I'm delighted to welcome a fellow small press fan to share her inspirational story. And I believe this might be my first poet. Once again the universal message is to take the risk and stick your neck out there because you just never know where it can lead. Thanks to Elizabeth for sharing her story, and look for more from her later this week!
I’ve always loved reading. I’ve loved it more than anything else that was ever offered to me. I remember in third grade when my father brought me home the Hobbit for the first time, and I taught myself the harder words just to figure out what the gorgeous embossed pictures meant. I was constantly engrossed in who I saw as the literary greats- Tolkien, Lewis, Hawthorne and Poe. The only contemporary things I would read were high satire novels from Terry Pratchett, the grim parodies of Gregory Macguire and occasionally some Rowling. I suppose my first inspiration to write came from being bored with what everyone kept telling me to read. I didn’t want to have anything to do with the middle grade books that they pushed on me in class. I wanted bigger lands, less sappy stories, and healthier relationships. I wrote a couple of things at the time, most of them fantasy novels that were all action scenes and not much else, but quickly abandoned each project. I’d have all these ideas- but no real passion for them. I was writing out of spite, and not a heart-feeling.
So I stopped writing fiction for a while, apart from my occasional short story or two. I focused, instead, on poetry. This form of writing was something that I didn’t much have to work at. It had always come to me, like breathing. It was something that I had to do, not something that I wanted to do. I wrote so much poetry that I decided to try my hand at publishing it, and I’ve been relatively successful at it. To date, I’ve been included in over twenty journals both in print and online with more than fifty poems; my first collection was published traditionally under my birth name in November of 2012.
Somewhere in the mix of all of this, in my sophomore year of college, I took back up fiction writing. Thought it might be fun to finish a story for once. The problem was, I couldn’t even think of anything to write. I tried going back to my old projects and found that I had all but lost all of my fire for them. I had a hard time thinking of anything new. Then one day, on Tumblr, I stumbled upon a feminist rant against the Disney versions of the princess stories. The Disney-fan in my riled, of course, and I had actually begun this process by writing a long and angry response to what this original poster had said. But then I started really thinking about the stories that little girls in the US are raised with and for the first time I really weighed all of the pros and cons. It made me wonder what these kinds of stories would look like if they were written again for those girls who had grown up believing in all of the good messages from those stories, while unconsciously following all of the bad ones. I got to brainstorming, and in the end mapped out a seven-book series, beginning with ‘Till the Last Petal Falls, and got to work.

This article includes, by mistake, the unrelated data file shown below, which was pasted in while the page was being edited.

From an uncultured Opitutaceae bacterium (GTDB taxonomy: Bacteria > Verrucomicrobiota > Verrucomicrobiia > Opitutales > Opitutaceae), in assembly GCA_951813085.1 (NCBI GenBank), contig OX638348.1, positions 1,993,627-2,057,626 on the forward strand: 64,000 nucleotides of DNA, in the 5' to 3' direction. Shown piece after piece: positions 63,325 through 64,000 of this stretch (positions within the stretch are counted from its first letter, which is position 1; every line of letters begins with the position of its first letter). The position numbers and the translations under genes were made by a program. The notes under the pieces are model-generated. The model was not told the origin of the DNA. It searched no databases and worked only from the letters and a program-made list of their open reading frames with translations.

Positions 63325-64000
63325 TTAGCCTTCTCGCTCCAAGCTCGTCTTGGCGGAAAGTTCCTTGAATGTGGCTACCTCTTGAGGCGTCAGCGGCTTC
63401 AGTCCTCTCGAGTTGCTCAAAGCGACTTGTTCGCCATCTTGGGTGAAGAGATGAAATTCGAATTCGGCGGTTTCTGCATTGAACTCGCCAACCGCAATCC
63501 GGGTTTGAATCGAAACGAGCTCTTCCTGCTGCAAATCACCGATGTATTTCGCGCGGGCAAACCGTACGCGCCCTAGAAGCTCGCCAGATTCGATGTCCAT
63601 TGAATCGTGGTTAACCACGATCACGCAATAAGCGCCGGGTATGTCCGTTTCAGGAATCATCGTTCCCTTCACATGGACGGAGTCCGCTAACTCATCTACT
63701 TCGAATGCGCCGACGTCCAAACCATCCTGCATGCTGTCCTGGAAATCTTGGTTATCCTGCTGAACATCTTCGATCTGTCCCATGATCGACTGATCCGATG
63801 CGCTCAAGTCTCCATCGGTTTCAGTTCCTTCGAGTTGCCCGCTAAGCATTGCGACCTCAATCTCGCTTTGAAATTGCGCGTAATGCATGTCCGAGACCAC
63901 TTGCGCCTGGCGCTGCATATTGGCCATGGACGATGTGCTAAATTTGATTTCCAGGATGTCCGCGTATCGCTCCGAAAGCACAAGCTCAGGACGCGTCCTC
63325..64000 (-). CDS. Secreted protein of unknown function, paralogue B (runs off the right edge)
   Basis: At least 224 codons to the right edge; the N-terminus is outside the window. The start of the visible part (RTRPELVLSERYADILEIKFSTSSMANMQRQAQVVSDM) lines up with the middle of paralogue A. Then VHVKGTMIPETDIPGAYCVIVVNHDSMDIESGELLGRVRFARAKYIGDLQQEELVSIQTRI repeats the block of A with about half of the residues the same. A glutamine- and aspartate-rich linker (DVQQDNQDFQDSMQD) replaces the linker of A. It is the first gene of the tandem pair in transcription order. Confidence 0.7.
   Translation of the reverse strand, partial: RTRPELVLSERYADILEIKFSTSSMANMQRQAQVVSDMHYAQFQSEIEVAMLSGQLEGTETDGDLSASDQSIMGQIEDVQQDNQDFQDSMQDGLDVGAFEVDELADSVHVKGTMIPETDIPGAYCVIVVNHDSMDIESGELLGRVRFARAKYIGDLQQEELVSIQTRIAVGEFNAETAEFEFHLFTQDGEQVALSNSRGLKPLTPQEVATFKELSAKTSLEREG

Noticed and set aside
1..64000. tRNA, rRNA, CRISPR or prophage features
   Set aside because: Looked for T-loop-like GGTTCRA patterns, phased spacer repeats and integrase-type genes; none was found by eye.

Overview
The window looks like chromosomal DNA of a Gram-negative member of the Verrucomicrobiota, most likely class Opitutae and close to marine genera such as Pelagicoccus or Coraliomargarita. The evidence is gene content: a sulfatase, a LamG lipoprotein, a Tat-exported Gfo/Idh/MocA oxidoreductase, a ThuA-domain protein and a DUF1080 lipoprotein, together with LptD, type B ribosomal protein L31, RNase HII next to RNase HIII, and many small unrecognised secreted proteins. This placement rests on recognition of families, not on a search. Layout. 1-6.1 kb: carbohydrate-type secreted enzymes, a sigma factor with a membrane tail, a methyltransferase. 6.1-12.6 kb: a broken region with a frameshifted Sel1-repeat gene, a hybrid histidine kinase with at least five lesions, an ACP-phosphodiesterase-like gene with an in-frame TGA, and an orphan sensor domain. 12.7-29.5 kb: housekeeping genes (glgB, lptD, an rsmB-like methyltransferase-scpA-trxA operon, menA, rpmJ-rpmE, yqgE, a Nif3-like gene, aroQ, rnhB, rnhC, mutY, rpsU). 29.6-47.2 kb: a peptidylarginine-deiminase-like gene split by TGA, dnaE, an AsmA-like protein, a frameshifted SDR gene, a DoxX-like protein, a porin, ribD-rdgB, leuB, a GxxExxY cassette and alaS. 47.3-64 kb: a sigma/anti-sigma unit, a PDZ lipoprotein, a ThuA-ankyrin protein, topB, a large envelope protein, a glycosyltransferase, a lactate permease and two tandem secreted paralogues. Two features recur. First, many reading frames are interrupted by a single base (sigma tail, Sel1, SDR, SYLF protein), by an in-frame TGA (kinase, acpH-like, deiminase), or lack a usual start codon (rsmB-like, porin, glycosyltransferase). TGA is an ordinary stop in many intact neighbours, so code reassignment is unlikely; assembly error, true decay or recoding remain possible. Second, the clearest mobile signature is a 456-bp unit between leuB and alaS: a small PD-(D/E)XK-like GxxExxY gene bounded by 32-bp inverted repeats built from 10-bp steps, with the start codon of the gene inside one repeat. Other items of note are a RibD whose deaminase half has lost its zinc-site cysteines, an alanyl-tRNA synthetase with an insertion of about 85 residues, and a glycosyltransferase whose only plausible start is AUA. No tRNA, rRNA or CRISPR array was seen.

I got really in to the writing of the story. I wrote every second that I could- before bed, after waking up, in the middle of class and during lunch. I would get through about a chapter a week, on average, for a total of thirty-some chapters. I then typed the manuscript up (I always handwrite my works, so that the typing process becomes a sort of edit), and sent it to a couple of family members and friends. It got good feedback, most of which I took into account when I went into edits, and so I thought ‘why not send it around and see what kind of interest it generates?’ I decided to send the manuscript to both agents and small presses alike. Within a week of sending out my query, I was getting requests for the full. A lot of people got back to me with a ‘we like this, but…’. I guess that’s why I didn’t ever get too discouraged when I would get the flat out rejection notices. I was used to it, in the first place, due to my experience in being published with my poetry, and there was enough half-interest to keep my hopes up for long enough.
I eventually got picked up by Mockingbird Lane Press, a new small mother-daughter run press in Arizona. They got the query, requested the full, and then I didn’t hear from them for a while. I had actually gotten two or three more requests for the full, and I was e-mailing Regina, the head of the Press, to let her know where I was standing with everything. She e-mailed me back, saying to check my mail- that she had sent back some proposed edits, as well as an offer for a contract with Mockingbird Lane. Now that we’ve published ‘Till the Last Petal Falls, I’m hard at work with the second installment, To Dwell in Dreams, which I have written half-way through. I do still hope to get picked up by an agent someday, to be able to lessen my own work-load and get a bigger reach audience wise, but my current experience with a small press hasn’t been unpleasant, and it was still much cheaper than self-publishing.
I suppose the most important thing that people can learn from my experience is that, in publishing, spontaneity is a skill you can use. No agent or publishing house is going to look at your work unless you write it and send it to them. If you’ve got an idea, then go with it! The worst thing anyone can tell you is ‘no, thank you.’ Also, traditional publishing isn’t dead- it’s just moving on to independent publishers and presses. Take a chance on some of these newer companies- you’ll be surprised with how well you and your manuscript are treated. Take the risk! It’s worth it.